Legislators from the ruling United National Movement immediately denied that the ban on corporate finding was retroactive.

Parliamentary Committee for Legal Affairs Chairman Pavle Kublashvili said later on December 29 that the law "has no retroactive effect whatsoever; not a single political union will be held responsible for having received donations legally [before the new regulations came into force]."

The version of the law subsequently posted on Sakanonmdeblo Matsne, the state online registry of legal acts, reads "parties that have received funding in violation of the law" (not "of this law") must return it.

Anger And Indignation

Parliamentary Foreign Affairs Committee Chairman Akaki Minashvili went on record on December 30 as denying that the retroactivity clause was rephrased after the law was voted on in response to the implicit U.S. criticism.

Republican Party head Davit Usupashvili called on December 30 for the prosecutor general's office to open a formal investigation into what he termed the illegal "doctoring" of the text of the law after its passage.

The Justice Ministry then published an edict empowering the state registry on legal acts to make any required "editorial changes" to the text of the legislation. But Tatuli Todua of the Association of Young Jurists explained to RFE/RL that the registry is empowered only to correct orthographic and punctuation errors, and that the primary purpose of subjecting draft laws to a third reading is to ensure that the final version does not contain any such errors.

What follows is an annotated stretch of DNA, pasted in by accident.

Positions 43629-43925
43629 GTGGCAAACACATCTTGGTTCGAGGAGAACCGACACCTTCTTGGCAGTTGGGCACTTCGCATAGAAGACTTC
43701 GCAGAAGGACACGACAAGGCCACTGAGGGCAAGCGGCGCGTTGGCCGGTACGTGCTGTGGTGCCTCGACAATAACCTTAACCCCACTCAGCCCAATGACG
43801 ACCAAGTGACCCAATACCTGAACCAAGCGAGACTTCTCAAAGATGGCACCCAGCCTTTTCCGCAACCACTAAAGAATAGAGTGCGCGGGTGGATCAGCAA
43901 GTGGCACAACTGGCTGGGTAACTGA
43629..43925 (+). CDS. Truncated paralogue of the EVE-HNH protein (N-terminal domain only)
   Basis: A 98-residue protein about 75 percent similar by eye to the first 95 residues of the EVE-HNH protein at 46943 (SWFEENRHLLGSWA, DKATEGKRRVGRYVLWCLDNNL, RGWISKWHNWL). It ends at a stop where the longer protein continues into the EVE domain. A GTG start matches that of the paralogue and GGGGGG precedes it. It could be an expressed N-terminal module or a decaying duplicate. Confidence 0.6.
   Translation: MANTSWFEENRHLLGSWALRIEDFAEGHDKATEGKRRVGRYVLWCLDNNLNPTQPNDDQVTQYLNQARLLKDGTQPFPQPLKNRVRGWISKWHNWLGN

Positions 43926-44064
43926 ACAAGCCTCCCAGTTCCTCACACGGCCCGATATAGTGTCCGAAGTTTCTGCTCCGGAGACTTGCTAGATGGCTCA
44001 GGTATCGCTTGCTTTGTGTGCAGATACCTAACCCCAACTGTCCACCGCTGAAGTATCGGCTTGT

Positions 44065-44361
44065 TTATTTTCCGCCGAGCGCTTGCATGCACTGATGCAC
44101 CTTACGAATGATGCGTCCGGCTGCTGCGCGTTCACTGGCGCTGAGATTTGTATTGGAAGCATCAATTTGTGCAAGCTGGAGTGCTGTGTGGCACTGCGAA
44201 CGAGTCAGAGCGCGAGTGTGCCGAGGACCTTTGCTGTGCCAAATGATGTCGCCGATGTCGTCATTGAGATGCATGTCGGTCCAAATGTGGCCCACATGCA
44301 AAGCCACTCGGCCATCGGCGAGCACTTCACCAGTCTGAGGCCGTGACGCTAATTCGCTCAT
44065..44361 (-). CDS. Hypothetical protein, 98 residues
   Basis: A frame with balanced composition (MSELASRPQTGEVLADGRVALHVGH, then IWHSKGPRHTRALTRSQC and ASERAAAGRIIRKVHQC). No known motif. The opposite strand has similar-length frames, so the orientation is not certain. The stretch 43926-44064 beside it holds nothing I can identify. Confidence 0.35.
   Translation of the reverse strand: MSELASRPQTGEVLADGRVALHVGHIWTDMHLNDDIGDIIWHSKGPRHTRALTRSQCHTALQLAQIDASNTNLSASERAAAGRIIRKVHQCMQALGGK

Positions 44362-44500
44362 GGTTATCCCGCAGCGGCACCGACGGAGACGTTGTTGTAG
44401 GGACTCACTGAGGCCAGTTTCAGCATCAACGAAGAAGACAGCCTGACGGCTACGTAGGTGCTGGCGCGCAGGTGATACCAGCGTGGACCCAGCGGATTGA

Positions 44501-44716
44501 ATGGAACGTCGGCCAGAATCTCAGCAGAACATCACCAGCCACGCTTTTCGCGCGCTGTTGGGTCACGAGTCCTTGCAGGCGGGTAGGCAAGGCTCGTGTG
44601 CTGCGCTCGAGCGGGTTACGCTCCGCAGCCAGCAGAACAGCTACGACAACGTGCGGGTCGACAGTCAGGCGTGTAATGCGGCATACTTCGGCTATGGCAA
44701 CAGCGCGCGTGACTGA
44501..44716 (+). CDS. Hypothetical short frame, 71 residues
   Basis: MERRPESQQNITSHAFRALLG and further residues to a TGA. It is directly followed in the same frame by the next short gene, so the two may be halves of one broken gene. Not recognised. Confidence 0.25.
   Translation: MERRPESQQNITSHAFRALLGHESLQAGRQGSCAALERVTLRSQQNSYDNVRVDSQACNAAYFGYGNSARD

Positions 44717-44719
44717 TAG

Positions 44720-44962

"For Free Elections" chairman Irakli Melashvili told RFE/RL that enacting such sensitive legislation between Christmas and New Year, when many foreign diplomats and representatives of international organizations are on vacation, is standard operating procedure for the Georgian legislature.

Despite their anger and indignation, Ivanishvili's Georgian Dream movement, Our Georgia-Free Democrats leader Irakli Alasania and People's Party leader Koba Davitashvili have all affirmed their readiness to provide the Audit Chamber with the required financial information, according to the Caucasus Press news agency on January 5.

What impact the new restrictions will have is difficult to predict. Even before they were passed, the Council of Europe's Venice Commission expressed its fear that "if there is no adequate level of state subsidies for political parties, the banning of corporate funding coupled with strict disclosure provisions may create difficulties for political parties to fundraise." The Commission therefore recommended "revisit[ing] the broad prohibition of corporate donations to party finances."

About This Blog

This blog presents analyst Liz Fuller's personal take on events in the region, following on from her work in the "RFE/RL Caucasus Report." It also aims, to borrow a metaphor from Tom de Waal, to act as a smoke detector, focusing attention on potential conflict situations and crises throughout the region. The views are the author's own and do not represent those of RFE/RL.

XS
SM
MD
LG